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Costume Jewelry

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By Deborah Hofmann and Deborah Hofmann,New York Times News Service | November 1, 1990
New York Once costume jewelry was throwaway stuff, piled on dresser tops and eventually in shoe boxes. Now vintage reproductions or novelty designs of base metals, paste, rhinestones and coated glass beads add knowing chic to tweed jackets and evening clothes."
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By Frederick N. Rasmussen, The Baltimore Sun | July 6, 2012
Cristina F. Manelli, an Italian immigrant who designed and sewed clothes for clients, family and friends and later created a line of costume jewelry, died Wednesday of renal failure at St. Elizabeth Rehabilitation Center in Southwest Baltimore. The longtime Catonsville resident was 96. The daughter of a farmer and a homemaker, Cristina Flagelli was born and raised in Teramo, Italy, where she was trained as a seamstress and embroiderer. There, she met her future husband, Luigi "Gino" Manelli, an artist who had been born in Philadelphia to Italian immigrants.
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FEATURES
By Lita Solis-Cohen | June 30, 1991
Costume jewelry -- glittering colored glass imitations of Cartier and Van Cleef; whimsical fakes by Miriam Haskell, Trifari, Hobe, Monet and Pennino; and Oriental fantasies by Joseff of Hollywood -- has been rediscovered by a growing number of collectors. Led by the Italians, English, German and French, who have been scooping up these passe novelties for the last decade, Americans now seem bent on regaining a heritage they nearly lost.Designer costume jewelry, sometimes faithful reproductions and many times aggressive kitsch brilliantly original, has become a thriving business coast to coast.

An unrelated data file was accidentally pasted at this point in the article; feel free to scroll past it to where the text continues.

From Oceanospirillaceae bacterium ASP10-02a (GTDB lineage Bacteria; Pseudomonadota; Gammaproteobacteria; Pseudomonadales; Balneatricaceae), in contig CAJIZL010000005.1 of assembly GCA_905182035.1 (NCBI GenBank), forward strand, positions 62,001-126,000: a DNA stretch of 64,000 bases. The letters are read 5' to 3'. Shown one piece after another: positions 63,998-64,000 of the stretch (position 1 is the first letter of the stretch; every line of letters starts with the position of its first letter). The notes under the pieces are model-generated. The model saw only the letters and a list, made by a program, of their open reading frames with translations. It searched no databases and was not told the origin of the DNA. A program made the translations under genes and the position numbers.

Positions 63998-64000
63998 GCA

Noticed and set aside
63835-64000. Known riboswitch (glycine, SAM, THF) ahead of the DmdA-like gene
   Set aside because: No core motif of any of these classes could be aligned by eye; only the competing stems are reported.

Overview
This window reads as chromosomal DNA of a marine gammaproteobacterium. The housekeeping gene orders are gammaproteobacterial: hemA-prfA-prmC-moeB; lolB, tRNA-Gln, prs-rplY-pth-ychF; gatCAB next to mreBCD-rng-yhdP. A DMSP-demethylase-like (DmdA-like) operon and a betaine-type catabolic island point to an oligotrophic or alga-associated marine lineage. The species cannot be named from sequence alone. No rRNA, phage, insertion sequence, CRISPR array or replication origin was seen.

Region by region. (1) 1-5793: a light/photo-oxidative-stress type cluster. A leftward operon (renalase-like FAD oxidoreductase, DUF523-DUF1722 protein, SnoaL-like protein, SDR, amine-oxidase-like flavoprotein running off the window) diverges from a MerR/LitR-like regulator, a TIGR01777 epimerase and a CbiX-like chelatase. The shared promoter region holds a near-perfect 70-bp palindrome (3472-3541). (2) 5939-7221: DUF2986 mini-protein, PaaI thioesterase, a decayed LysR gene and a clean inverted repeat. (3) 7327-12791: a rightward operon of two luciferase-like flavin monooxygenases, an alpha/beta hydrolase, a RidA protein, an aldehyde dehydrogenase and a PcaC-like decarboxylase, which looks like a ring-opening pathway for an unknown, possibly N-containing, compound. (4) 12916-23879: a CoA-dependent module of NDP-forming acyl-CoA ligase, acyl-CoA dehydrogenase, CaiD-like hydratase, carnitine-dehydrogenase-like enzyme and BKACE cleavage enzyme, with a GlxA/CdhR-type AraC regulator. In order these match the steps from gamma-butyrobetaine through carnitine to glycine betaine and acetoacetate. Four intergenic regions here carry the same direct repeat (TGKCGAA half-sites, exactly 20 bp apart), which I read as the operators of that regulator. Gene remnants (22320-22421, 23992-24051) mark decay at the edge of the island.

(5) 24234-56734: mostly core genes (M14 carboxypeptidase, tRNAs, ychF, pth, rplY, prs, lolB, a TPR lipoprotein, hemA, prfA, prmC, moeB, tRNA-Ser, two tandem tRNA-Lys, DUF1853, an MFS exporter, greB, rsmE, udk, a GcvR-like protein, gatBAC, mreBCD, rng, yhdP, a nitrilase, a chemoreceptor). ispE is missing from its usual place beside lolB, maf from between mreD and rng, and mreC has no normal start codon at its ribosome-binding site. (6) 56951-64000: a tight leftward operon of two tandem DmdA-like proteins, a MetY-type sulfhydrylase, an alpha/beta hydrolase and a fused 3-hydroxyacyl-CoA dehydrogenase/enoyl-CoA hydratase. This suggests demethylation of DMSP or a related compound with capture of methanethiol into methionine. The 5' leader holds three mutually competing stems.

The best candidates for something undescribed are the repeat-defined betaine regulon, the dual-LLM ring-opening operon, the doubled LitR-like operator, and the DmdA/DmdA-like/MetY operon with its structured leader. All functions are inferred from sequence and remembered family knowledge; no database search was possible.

NEWS
February 3, 2012
Association meeting The North Laurel Civic Association's general meeting will be held at 7 p.m. Thursday, Feb. 16, at the North Laurel Community Center, 9411 Whiskey Bottom Road. Information: 240-786-5747. Laurel exhibit "True Life: I'm a Laurel Mill Worker" is on view at the Laurel Museum, 817 Main St. The exhibit explores a different side of Laurel's history as a mill town and the community's early growth. Using an 1870s family to tell the story, it introduces visitors to the lives and experiences of the hundreds of men, women and children who worked in the town's cotton mills between the 1830s and 1929.  The exhibit includes artifacts, diaries, photos and a re-created mill worker's home.
FEATURES
By Vida Roberts and Vida Roberts,Sun Fashion Editor | February 10, 1994
There's a lot more to costume jewelry than your mother's old Monet circle pin. "Jewels of Fantasy: Costume Jewelry of the 20th Century," which opened at the Baltimore Museum of Art yesterday, is an eye-opening example of the extraordinary creativity craftsmen can bring to objects whose only function is to decorate and sparkle prettily.Costume jewelry is new to fashion history, only coming into its own in this century. The earliest pieces started as pretenders to royal jewels and heirlooms and were copies made to foil thieves.
NEWS
By Frederick N. Rasmussen, The Baltimore Sun | July 6, 2012
Cristina F. Manelli, an Italian immigrant who designed and sewed clothes for clients, family and friends and later created a line of costume jewelry, died Wednesday of renal failure at St. Elizabeth Rehabilitation Center in Southwest Baltimore. The longtime Catonsville resident was 96. The daughter of a farmer and a homemaker, Cristina Flagelli was born and raised in Teramo, Italy, where she was trained as a seamstress and embroiderer. There, she met her future husband, Luigi "Gino" Manelli, an artist who had been born in Philadelphia to Italian immigrants.
FEATURES